Muxtape – the popular online mixtape service that allows users to make 12-song playlists of their music and share them online – has been temporarily shut down to resolve an undisclosed dispute with the Recording Industry Association of America (RIAA).
There’s no specific reason for the shutdown listed on their site, though it is likely due to it’s recent rise in popularity, including a slot on PC Magazine’s Top 100 Undiscovered Sites.
“No artists or labels have complained,” Muxtape wrote on its Tumblr blog. “The site is not closed indefinitely. Stay tuned. Beta users of Muxtape ForBands: you are unaffected by this outage.”
When is the record industry going to wake up, accept reality and join us in the 21st century? Not soon enough apparently.
The Listening Post published an intriguing article today on the analysis of Radiohead’s groundbreaking ‘pay what you want’ distribution strategy for In Rainbows, which allowed fans to download the album from their website for whatever price they wanted with a valid email address. Many critics of the strategy considered it a failure because the album became wildly popular on file sharing networks almost immediately upon its release.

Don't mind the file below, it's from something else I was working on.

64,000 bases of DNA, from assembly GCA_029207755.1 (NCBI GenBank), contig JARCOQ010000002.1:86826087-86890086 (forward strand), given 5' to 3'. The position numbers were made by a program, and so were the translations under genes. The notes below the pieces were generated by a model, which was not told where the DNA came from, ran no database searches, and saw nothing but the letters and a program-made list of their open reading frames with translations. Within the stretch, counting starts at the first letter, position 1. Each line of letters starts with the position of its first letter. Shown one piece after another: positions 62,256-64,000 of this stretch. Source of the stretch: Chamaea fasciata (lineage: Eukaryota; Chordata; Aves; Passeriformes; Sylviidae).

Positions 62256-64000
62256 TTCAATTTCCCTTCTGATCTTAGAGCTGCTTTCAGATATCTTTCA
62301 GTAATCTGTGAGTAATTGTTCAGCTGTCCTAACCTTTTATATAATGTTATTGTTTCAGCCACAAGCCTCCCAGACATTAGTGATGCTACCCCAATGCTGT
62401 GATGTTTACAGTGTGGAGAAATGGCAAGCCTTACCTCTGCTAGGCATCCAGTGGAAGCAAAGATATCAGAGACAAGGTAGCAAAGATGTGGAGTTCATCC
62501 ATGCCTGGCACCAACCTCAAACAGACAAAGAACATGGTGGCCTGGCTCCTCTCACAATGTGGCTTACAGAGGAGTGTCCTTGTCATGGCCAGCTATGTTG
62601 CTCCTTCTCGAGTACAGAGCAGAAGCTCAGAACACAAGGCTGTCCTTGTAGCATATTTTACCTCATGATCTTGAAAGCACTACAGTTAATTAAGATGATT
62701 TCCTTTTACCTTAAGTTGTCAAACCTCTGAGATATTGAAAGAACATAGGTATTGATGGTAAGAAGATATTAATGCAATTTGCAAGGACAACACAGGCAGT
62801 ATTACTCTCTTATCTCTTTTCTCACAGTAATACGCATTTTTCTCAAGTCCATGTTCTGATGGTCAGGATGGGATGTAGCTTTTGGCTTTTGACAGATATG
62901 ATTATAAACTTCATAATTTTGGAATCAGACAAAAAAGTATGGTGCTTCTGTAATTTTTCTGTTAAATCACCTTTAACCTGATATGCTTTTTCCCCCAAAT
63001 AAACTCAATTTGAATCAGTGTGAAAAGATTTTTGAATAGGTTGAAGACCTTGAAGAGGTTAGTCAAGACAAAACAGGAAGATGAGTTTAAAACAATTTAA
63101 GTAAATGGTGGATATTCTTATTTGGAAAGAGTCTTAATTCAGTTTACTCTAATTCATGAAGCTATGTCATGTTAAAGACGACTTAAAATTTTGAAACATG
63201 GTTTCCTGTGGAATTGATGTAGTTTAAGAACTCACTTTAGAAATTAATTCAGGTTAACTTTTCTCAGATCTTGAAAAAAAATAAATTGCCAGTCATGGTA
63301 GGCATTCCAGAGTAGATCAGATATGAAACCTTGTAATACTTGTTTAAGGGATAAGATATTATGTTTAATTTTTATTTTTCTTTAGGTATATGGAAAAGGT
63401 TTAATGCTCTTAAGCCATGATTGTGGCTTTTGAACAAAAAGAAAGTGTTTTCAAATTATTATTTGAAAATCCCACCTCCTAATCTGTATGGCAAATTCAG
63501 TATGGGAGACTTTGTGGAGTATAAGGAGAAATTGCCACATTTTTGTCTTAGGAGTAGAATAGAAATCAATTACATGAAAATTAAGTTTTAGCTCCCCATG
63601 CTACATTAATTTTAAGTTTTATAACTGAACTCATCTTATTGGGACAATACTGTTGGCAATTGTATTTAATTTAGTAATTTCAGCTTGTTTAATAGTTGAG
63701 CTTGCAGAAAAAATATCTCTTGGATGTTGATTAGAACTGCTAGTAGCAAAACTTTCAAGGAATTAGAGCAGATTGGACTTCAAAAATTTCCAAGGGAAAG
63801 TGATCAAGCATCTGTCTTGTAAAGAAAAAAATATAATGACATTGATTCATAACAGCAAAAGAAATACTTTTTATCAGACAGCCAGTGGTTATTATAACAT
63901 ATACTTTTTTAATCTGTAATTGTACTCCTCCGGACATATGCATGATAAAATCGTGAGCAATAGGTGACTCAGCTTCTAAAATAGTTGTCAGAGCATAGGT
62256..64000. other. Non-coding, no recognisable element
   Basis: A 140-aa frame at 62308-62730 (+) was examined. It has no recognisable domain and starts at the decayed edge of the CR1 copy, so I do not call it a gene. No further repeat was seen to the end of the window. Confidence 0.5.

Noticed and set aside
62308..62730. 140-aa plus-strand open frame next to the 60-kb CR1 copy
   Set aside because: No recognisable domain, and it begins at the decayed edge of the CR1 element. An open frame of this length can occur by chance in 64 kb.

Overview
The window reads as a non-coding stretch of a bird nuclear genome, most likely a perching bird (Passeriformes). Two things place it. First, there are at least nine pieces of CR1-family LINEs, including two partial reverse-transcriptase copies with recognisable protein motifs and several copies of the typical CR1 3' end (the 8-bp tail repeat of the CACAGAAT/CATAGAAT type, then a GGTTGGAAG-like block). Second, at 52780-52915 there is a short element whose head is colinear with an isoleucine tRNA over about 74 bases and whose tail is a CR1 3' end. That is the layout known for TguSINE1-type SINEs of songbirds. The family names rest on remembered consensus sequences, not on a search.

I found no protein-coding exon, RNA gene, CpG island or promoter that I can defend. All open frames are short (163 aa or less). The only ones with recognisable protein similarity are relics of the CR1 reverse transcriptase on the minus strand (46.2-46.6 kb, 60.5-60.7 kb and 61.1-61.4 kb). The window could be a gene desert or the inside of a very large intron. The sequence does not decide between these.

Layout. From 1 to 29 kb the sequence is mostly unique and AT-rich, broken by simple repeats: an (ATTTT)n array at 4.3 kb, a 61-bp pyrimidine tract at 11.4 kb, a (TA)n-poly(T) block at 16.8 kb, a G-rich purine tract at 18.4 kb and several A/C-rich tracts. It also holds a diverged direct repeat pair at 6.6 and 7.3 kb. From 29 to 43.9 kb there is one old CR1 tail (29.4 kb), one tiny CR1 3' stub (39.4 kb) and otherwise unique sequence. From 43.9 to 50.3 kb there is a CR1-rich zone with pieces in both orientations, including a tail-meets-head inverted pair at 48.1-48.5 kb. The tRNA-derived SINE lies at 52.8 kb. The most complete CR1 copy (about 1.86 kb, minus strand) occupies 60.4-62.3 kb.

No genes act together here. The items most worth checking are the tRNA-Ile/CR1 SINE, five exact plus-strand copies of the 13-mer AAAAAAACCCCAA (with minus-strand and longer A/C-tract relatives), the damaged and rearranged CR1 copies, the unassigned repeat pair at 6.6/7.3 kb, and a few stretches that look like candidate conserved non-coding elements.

But was it really a failure? Analysts at MCPS PRS have crunched the numbers and beg to differ. Sure, the album was ‘illegally’ shared more than 2.3 million times within the first 3 weeks of it’s release. And that’s a lot of email addresses and potential revenue the band lost. But the firm claims Radiohead’s strategy was a success nonetheless; winning the public’s attention to top the charts in both the UK and US and enable a hugely successful worldwide tour.
They conclude that when it comes to judging whether an album is a success these days, the old metrics just don’t cut it. And that the music industry needs to stop thinking of shared files as lost sales, and start treating them as an aspect of reality upon which they can build their business. Hear hear!
The full report will be available on the MCPS PRS website tomorrow. Until then, enjoy another groundbreaking Radiohead development – the new video for House of Cards using LIDAR (Light Detection and Ranging) technology. No lights or cameras were used. Just this 3D LIDAR technology.